Wild Flag — Wild Flag

Wild Flag - Wild Flag

Wild Flag - Wild Flag

I grew up in what I affectionately call a house of prog, so supergroups sometimes get a bit tiresome. As a result, Wild Flag didn’t exactly incite bouts of excitement in me at the mere mention of the members — but from the first moments that thought was given the boot.

What’s more, this indie rock supergroup isn’t Canadian (no complaints about the numerous indie rock supergroups hailing from the Great White North, though), is a “girl group” (a term that admittedly seems a bit sexist, doesn’t it?) and is really very good. Wild Flag avoids some of those typical pitfalls — at least, it does on record — and maintains a reasonably cohesive sound across the 40 minutes of album on hand. It’s hard to ask for too much more from a supergroup, but that’s not all Wild Flag can hold high.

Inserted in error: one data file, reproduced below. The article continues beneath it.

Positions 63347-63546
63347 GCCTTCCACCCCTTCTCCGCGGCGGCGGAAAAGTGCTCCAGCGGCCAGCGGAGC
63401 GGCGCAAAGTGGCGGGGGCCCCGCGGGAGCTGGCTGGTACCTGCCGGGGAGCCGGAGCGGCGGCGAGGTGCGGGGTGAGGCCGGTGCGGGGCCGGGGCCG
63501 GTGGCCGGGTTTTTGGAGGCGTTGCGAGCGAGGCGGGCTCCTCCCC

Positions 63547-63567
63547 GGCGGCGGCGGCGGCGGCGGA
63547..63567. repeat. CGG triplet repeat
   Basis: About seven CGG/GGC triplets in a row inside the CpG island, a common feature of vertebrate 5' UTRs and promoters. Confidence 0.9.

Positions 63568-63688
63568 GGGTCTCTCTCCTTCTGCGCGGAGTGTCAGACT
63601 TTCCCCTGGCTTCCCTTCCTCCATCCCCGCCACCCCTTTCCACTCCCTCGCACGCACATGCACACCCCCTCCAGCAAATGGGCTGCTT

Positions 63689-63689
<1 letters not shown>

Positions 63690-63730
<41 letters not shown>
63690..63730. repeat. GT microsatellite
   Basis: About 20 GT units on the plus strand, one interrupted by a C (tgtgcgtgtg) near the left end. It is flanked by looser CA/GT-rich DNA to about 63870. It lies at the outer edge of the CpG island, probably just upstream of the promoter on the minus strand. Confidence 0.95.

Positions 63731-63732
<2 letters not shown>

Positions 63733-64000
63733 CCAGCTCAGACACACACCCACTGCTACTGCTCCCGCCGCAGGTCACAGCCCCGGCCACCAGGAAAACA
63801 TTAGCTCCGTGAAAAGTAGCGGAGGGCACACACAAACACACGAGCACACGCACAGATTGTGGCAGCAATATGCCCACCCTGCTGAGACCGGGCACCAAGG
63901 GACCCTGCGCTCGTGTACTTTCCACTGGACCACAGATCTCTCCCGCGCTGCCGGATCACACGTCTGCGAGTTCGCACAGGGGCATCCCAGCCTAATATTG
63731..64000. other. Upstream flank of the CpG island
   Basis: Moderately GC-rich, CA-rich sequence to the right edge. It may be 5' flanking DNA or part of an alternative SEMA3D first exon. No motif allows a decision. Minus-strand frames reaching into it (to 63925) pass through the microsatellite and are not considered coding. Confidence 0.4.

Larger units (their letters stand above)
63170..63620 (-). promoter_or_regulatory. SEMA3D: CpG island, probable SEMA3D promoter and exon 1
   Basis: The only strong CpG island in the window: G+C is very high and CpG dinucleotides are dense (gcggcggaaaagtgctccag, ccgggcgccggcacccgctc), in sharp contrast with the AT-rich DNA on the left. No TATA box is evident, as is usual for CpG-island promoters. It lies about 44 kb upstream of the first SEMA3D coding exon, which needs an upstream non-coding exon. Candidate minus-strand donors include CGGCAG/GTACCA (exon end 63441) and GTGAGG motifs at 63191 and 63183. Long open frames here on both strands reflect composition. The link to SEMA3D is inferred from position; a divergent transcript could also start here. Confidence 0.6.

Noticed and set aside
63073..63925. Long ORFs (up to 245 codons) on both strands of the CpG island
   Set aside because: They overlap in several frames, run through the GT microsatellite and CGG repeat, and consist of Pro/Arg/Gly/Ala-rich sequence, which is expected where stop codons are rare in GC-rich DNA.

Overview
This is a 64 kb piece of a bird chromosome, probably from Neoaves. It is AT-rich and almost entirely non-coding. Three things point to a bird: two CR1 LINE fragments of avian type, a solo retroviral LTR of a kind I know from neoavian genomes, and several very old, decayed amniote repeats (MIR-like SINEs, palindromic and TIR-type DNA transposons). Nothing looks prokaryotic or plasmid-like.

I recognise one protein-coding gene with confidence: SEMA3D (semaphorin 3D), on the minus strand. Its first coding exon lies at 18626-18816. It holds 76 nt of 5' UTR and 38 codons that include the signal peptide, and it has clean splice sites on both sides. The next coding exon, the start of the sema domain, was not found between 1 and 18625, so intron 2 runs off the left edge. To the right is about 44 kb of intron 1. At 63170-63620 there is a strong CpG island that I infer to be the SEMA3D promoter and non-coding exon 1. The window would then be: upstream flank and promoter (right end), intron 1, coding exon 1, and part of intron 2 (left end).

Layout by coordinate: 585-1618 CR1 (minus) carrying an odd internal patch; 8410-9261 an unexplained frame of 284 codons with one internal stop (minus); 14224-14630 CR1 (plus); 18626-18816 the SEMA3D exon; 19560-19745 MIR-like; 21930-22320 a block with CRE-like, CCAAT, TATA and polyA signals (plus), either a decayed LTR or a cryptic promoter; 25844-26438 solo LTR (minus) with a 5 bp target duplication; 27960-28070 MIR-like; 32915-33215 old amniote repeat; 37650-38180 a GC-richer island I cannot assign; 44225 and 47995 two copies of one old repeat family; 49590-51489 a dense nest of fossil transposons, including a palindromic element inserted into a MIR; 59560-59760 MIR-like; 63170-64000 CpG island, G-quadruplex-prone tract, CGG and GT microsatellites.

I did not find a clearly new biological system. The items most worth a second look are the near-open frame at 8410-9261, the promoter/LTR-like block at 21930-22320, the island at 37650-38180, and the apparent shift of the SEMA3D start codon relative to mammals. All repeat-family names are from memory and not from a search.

This frenetic, excitable indie rock keeps the flashy stuff to a minimum. Instead, the focus here is on effective guitar work and songs with simple structures; the distortion is never in your face, the production is understated, the rhythms are foot-tapping-inducing, and the melodies are addictive. When the guitar just isn’t quite enough, synthesizers break in with more to keep interest up — but there’s never unnecessary pomp in the way. It’s cohesive, punk-inflected indie rock with loud guitars, bold vocals and that sound that feels meant for the stage.

That’s the beauty of it: Wild Flag is just simple, solid pop music you can get behind, and if you happen to take interest in the members and their previous projects, it’s merely an added bonus. If you don’t know this is that band that Carrie Brownstein, Rebecca Cole, Mary Timony and Janet Weiss — all respectable songwriters in their own rights, though some names are certainly inevitably higher-billed than others — then it really wouldn’t make a lick of difference.

Indie rock albums that flow as well as this debut does are hard to come by: From start to finish, the whole thing blasts expectations into oblivion. Supergroup or not, Wild Flag hits all the right notes, and not much else matters.